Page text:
“I’m not much of an artist.”
How many of us adults have thought this to ourselves, dismissing any form of creative ability within? It’s so easy to look at others’ masterpieces and simply resign ourselves to the belief that we will never be that ‘talented’. I decided to give this limiting belief a kick in the butt whilst living here in Vietnam.
I recall watching a TED Talk years ago.
I can’t even remember what the main point of it was, but what stuck with me was that the speaker said that if you walk into a classroom of pre-schoolers and ask kids to put up their hands if they can draw, almost always 100% of them will raise their hands. When high-school students were asked the same, less than half of the class raised their hands.
So what has changed? People do not lose their ability over time. They do lose their belief in themselves. I think that along with this, people also forget how therapeutic art can be; a form of self-expression not demanding much cerebral and logical thought. Not having the time or inclination are among the reasons that people give for not indulging in their creativity. Of course it isn’t for everyone, but I can guarantee that when asking those not practicing art why they do not do so, the response will be “I wish I could but I don’t have the ability” rather than “I really don’t enjoy art.”
I recently met Son, a Vietnamese guy who is an artist in his free time.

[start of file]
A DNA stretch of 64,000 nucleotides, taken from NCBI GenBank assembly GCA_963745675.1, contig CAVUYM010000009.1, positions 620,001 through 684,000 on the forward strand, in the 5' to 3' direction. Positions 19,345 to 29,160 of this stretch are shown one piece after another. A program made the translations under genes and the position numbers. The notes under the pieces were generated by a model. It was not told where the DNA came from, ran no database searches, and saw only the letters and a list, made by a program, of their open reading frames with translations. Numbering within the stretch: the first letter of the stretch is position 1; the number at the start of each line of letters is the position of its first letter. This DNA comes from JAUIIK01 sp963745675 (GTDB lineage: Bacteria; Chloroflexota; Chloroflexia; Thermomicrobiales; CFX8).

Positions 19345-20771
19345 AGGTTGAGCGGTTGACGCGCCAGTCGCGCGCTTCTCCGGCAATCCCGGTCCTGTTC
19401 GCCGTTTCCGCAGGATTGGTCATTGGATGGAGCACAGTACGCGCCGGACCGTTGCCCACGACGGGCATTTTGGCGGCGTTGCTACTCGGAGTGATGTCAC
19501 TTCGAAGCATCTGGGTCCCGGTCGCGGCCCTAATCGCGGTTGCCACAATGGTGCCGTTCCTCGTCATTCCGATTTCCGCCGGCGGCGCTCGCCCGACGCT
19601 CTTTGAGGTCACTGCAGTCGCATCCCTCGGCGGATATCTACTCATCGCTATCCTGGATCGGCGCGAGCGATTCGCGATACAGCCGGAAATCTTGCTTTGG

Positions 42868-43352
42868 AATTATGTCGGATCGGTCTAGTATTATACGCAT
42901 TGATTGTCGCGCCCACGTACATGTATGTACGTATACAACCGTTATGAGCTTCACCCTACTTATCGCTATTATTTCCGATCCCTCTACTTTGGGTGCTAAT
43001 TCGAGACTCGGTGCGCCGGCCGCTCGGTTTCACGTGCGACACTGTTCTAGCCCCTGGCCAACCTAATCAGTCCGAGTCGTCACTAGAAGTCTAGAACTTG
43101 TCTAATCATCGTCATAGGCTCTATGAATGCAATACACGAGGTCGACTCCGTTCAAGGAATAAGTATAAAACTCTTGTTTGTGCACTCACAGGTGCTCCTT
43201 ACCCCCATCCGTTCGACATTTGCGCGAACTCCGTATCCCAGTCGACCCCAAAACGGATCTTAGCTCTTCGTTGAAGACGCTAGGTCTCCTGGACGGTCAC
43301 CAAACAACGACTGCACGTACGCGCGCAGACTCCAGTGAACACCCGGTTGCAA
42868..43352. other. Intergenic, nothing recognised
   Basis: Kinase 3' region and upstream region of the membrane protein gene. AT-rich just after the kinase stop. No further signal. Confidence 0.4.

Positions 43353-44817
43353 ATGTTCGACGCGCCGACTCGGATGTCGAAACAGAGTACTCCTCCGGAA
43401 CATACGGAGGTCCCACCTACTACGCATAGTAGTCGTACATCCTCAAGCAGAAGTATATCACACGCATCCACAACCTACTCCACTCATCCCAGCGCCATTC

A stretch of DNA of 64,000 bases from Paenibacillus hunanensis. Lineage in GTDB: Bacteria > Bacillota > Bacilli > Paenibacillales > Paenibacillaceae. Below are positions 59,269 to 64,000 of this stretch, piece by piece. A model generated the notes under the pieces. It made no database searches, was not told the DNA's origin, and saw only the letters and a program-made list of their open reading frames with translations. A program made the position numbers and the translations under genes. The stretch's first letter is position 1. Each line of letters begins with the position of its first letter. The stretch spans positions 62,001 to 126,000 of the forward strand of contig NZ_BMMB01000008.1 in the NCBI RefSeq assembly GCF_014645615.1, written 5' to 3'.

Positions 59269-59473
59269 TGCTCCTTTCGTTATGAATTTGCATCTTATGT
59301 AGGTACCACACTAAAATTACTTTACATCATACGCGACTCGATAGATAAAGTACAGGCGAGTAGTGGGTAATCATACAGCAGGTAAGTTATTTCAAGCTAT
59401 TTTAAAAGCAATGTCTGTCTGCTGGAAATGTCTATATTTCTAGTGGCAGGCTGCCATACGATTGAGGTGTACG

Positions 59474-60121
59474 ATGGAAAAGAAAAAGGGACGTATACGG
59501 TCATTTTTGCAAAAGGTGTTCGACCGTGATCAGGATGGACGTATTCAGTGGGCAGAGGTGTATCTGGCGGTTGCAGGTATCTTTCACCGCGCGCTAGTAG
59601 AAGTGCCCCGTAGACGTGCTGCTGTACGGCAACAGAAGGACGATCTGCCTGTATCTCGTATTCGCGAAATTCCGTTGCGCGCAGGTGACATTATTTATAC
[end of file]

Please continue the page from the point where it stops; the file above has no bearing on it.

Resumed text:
I immediately saw an opportunity for a skill exchange! Weeks prior I had purchased a watercolour set and paper after having a creative morning with Minh Anh, the little girl I teach maths to here. I asked him if he would be willing to meet up with me and go through some of the basics. I was in luck! We met up one morning and over a couple of hours Son taught me the basics of watercolours whilst we enjoyed coconut ice-cream and my go-to cafe su da (iced coffee with milk).
Son showing me how it’s done
Tips for Painting:
- Whilst learning, don’t start off with too much colour. Rather stick to one or two colours, and experiment with these – styles, textures, brush strokes, and so on. Removing the complication of colour initially makes it easier to develop the fundamental painting skills
- With watercolour, try to stick to longer single strokes rather than many little messy strokes. Some might naturally want to do the rougher, sketch-like lines, but try and avoid this at first
- Choose the right paper! Paper texture makes such a difference, especially when it comes to watercolours. It seems that cold-press acid-free is most versatile
- If you’re not feeling it, you’re not feeling it. Like with other creative activities, don’t force it. You don’t have to wake up in the mood, but if you’re feeling a block, forcing yourself to overcome it will just end up making it worse. Stand up, have a stretch, go for a walk, and come back to it later or another day.